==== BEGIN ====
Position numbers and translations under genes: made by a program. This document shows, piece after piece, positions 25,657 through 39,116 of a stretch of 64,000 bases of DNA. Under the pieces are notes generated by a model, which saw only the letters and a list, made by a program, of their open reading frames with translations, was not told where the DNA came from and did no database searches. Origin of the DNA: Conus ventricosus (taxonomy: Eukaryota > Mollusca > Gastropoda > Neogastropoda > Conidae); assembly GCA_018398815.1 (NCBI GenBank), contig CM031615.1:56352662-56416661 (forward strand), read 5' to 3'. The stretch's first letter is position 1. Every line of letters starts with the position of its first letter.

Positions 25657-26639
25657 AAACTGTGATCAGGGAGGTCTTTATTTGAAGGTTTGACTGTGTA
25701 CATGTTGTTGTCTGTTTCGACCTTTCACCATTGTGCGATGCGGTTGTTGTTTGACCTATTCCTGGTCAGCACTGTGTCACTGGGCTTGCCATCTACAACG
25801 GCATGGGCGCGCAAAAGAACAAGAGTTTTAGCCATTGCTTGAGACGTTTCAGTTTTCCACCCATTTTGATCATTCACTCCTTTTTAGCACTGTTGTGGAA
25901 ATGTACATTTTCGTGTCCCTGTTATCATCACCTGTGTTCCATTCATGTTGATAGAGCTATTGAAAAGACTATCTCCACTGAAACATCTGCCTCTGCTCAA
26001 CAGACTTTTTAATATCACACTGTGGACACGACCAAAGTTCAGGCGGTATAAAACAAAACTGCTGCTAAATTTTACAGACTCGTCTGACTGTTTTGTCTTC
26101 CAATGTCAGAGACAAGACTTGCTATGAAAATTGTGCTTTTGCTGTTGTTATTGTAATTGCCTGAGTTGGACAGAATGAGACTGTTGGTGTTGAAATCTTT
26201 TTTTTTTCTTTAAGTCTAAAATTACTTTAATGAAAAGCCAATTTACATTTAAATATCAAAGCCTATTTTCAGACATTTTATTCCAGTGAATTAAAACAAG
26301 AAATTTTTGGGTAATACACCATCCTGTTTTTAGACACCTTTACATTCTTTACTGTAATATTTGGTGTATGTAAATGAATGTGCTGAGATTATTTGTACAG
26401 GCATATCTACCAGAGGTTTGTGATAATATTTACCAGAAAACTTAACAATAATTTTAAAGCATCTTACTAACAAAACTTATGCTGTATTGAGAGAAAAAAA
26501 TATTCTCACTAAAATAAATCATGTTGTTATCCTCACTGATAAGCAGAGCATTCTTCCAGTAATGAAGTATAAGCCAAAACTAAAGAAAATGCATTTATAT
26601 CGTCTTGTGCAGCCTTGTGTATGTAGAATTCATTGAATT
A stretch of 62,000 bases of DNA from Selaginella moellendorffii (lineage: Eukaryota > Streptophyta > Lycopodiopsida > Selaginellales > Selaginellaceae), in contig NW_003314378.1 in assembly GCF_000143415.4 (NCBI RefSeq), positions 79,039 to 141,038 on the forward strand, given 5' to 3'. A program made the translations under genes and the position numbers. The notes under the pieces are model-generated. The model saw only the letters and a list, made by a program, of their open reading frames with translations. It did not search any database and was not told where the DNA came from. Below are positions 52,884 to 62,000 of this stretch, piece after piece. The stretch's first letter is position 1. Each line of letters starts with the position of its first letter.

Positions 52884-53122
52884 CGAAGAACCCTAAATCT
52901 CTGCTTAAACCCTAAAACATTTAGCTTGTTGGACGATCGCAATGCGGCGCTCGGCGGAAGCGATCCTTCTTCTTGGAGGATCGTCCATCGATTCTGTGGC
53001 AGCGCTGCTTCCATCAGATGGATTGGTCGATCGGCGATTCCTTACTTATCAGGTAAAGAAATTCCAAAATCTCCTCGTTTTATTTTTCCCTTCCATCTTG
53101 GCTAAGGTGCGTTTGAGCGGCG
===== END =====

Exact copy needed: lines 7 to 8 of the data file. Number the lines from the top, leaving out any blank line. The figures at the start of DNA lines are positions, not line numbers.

26001 CAGACTTTTTAATATCACACTGTGGACACGACCAAAGTTCAGGCGGTATAAAACAAAACTGCTGCTAAATTTTACAGACTCGTCTGACTGTTTTGTCTTC
26101 CAATGTCAGAGACAAGACTTGCTATGAAAATTGTGCTTTTGCTGTTGTTATTGTAATTGCCTGAGTTGGACAGAATGAGACTGTTGGTGTTGAAATCTTT